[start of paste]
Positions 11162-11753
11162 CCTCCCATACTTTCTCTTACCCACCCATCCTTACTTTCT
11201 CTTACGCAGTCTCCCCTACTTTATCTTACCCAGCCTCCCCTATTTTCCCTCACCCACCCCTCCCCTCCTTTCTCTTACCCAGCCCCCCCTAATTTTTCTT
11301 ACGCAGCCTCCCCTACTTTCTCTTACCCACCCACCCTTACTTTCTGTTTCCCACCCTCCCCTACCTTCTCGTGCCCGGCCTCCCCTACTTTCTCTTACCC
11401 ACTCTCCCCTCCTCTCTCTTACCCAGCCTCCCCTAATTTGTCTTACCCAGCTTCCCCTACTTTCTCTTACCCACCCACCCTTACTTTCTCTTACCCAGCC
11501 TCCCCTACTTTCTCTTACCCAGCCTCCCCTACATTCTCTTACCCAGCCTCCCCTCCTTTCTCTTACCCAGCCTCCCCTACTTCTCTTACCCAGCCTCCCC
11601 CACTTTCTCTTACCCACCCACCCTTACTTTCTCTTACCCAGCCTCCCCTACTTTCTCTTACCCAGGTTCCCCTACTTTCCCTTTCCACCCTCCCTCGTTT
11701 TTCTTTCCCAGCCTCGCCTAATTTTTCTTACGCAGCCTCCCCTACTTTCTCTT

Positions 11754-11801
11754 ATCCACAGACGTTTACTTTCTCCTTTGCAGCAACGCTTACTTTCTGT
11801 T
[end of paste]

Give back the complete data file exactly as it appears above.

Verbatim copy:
Positions 11162-11753
11162 CCTCCCATACTTTCTCTTACCCACCCATCCTTACTTTCT
11201 CTTACGCAGTCTCCCCTACTTTATCTTACCCAGCCTCCCCTATTTTCCCTCACCCACCCCTCCCCTCCTTTCTCTTACCCAGCCCCCCCTAATTTTTCTT
11301 ACGCAGCCTCCCCTACTTTCTCTTACCCACCCACCCTTACTTTCTGTTTCCCACCCTCCCCTACCTTCTCGTGCCCGGCCTCCCCTACTTTCTCTTACCC
11401 ACTCTCCCCTCCTCTCTCTTACCCAGCCTCCCCTAATTTGTCTTACCCAGCTTCCCCTACTTTCTCTTACCCACCCACCCTTACTTTCTCTTACCCAGCC
11501 TCCCCTACTTTCTCTTACCCAGCCTCCCCTACATTCTCTTACCCAGCCTCCCCTCCTTTCTCTTACCCAGCCTCCCCTACTTCTCTTACCCAGCCTCCCC
11601 CACTTTCTCTTACCCACCCACCCTTACTTTCTCTTACCCAGCCTCCCCTACTTTCTCTTACCCAGGTTCCCCTACTTTCCCTTTCCACCCTCCCTCGTTT
11701 TTCTTTCCCAGCCTCGCCTAATTTTTCTTACGCAGCCTCCCCTACTTTCTCTT

Positions 11754-11801
11754 ATCCACAGACGTTTACTTTCTCCTTTGCAGCAACGCTTACTTTCTGT
11801 T